# 2.3b: MO theory of bonding in H₂⁺

$$\newcommand{\vecs}[1]{\overset { \scriptstyle \rightharpoonup} {\mathbf{#1}} }$$ $$\newcommand{\vecd}[1]{\overset{-\!-\!\rightharpoonup}{\vphantom{a}\smash {#1}}}$$$$\newcommand{\id}{\mathrm{id}}$$ $$\newcommand{\Span}{\mathrm{span}}$$ $$\newcommand{\kernel}{\mathrm{null}\,}$$ $$\newcommand{\range}{\mathrm{range}\,}$$ $$\newcommand{\RealPart}{\mathrm{Re}}$$ $$\newcommand{\ImaginaryPart}{\mathrm{Im}}$$ $$\newcommand{\Argument}{\mathrm{Arg}}$$ $$\newcommand{\norm}[1]{\| #1 \|}$$ $$\newcommand{\inner}[2]{\langle #1, #2 \rangle}$$ $$\newcommand{\Span}{\mathrm{span}}$$ $$\newcommand{\id}{\mathrm{id}}$$ $$\newcommand{\Span}{\mathrm{span}}$$ $$\newcommand{\kernel}{\mathrm{null}\,}$$ $$\newcommand{\range}{\mathrm{range}\,}$$ $$\newcommand{\RealPart}{\mathrm{Re}}$$ $$\newcommand{\ImaginaryPart}{\mathrm{Im}}$$ $$\newcommand{\Argument}{\mathrm{Arg}}$$ $$\newcommand{\norm}[1]{\| #1 \|}$$ $$\newcommand{\inner}[2]{\langle #1, #2 \rangle}$$ $$\newcommand{\Span}{\mathrm{span}}$$$$\newcommand{\AA}{\unicode[.8,0]{x212B}}$$

Note that there is a nodal plane in the anti-bonding MO.

## Bond order

Bond order = 1/2 (#e- in bonding MO - #e- in antibonding MO)

For H2, bond order = 1/2 (2-0) = 1, which means H2has only one bond. The antibonding orbital is empty. Thus, H2 is a stable molecule.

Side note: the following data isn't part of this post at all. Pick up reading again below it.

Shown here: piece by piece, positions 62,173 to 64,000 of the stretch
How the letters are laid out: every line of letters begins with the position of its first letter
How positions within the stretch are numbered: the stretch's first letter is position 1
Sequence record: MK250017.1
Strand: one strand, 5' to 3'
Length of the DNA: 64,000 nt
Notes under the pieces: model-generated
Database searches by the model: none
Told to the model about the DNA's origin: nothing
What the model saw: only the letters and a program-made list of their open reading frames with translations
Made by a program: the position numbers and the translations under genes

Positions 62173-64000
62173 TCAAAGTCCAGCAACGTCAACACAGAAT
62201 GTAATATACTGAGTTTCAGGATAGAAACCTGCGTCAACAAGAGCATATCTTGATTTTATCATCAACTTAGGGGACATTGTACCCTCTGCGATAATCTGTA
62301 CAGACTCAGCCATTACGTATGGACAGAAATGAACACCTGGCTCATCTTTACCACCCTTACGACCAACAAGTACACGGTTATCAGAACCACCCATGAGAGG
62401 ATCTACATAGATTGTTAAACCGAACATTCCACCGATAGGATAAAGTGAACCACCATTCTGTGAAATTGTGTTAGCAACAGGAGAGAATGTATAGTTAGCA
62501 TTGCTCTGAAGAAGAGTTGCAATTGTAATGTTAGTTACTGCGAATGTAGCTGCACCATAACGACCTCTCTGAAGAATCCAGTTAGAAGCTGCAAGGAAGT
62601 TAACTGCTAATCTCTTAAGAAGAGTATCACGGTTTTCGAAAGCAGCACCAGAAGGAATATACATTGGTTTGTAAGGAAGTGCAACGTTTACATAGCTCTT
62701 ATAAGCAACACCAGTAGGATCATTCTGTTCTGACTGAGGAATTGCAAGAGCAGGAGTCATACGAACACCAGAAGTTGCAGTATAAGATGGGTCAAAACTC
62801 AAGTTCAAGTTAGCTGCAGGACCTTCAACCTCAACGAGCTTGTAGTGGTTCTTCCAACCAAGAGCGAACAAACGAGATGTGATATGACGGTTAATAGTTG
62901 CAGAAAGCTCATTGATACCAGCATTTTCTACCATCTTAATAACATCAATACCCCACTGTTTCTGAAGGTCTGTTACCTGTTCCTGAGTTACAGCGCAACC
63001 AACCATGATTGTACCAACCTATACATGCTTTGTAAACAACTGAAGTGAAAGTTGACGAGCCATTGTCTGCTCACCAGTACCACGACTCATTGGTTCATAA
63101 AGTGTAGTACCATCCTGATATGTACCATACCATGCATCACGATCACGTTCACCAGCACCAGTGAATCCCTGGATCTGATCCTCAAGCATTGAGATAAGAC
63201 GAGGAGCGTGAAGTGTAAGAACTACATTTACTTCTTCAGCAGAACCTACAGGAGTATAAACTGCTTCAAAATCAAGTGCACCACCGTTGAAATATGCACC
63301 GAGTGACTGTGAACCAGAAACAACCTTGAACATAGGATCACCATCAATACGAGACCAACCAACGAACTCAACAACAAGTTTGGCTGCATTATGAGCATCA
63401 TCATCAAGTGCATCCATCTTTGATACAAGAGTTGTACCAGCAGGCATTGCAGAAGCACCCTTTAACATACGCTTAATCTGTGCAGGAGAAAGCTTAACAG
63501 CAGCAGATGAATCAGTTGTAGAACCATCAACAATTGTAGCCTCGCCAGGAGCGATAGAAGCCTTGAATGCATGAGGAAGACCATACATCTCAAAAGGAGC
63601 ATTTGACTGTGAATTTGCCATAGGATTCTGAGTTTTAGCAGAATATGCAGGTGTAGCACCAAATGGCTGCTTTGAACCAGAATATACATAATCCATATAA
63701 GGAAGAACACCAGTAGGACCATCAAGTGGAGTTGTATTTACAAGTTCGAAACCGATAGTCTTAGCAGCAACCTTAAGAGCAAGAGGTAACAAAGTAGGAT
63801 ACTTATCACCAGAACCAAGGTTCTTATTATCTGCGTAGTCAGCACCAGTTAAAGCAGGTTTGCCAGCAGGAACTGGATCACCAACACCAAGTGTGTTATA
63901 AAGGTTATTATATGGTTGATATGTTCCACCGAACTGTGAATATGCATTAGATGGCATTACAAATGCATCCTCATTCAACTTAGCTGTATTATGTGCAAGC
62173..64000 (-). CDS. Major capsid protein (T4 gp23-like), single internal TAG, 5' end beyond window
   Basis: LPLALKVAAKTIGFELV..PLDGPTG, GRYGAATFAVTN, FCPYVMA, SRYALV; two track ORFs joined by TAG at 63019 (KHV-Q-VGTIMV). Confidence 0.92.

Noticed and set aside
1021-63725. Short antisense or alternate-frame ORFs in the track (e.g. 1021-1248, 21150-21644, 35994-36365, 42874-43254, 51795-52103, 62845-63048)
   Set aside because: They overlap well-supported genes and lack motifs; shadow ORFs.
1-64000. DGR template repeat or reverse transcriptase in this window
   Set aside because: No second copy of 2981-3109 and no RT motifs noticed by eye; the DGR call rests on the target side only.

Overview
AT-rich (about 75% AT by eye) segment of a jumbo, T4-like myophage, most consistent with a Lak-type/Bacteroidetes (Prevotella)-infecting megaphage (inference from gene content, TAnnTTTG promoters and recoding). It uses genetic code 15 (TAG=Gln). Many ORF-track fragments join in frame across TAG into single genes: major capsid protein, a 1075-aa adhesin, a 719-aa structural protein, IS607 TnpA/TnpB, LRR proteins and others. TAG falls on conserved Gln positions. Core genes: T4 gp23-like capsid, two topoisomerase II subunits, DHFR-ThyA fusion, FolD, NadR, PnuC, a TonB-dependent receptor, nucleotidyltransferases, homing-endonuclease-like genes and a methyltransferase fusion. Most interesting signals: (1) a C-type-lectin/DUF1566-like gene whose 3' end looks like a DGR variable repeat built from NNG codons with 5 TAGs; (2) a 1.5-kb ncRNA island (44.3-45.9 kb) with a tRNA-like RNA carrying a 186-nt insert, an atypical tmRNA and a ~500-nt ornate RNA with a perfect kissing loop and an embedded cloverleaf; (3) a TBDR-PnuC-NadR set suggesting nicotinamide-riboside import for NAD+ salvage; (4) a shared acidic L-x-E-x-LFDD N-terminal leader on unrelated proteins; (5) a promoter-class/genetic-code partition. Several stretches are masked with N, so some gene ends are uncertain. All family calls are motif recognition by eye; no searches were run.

Again, in the MO, there is no unpaired electron, so H2 is diamagnetic.

## References

1. Chang, Raymond. Physical Chemistry for the Biosciences. Sausalito, CA: University Science Books, 2005. 458 - 460.
2. Housecroft, Catherine E. and Alan G. Sharpe. Inorganic Chemistry. 3rd ed. England: Pearson - Prentice Hall, 2008. 33 - 36.

## Problems

1. What does the MO of H2+ look like? What is its bond order? What is its magnetic property? Explain.
2. What does the MO of H2- look like? What is its bond order? What is its magnetic property? Explain.
3. Which one is the most stable: H2, H2+, or H2-? Why?
4. When a hydrogen atom accepts an electron, it becomes a hydride H-. Theoretically would it be possible to form a molecule from two hydrides, that is to form H22-? Why?

1-

Bond order = 1/2 (1-0) = 1/2

Paramagnetic because it has one unpaired e- in the σ(1s) orbital.

2-

Bond order = 1/2 (2-1) = 1/2

Paramagnetic because it has one unpaired e- in the σ*(1s) orbital.

3- H2 is the most stable because it has the highest bond order (1), in comparison with the bond orders (1/2) of H2+ and H2-.

4- Theoretically it would not be possible to form a molecule from two hydrides because the anti-bonding and bonding orbitals would cancel each other out. So, the bond order is zero. Because the antibonding ortibal is filled, it destabilizes the structure, making the "molecule" H22- very non-stable.

Bond order = 1/2 (2-2) = 0 ---> no bond formation. Thus, this molecule doesn't exist.

2.3b: MO theory of bonding in H₂⁺ is shared under a not declared license and was authored, remixed, and/or curated by LibreTexts.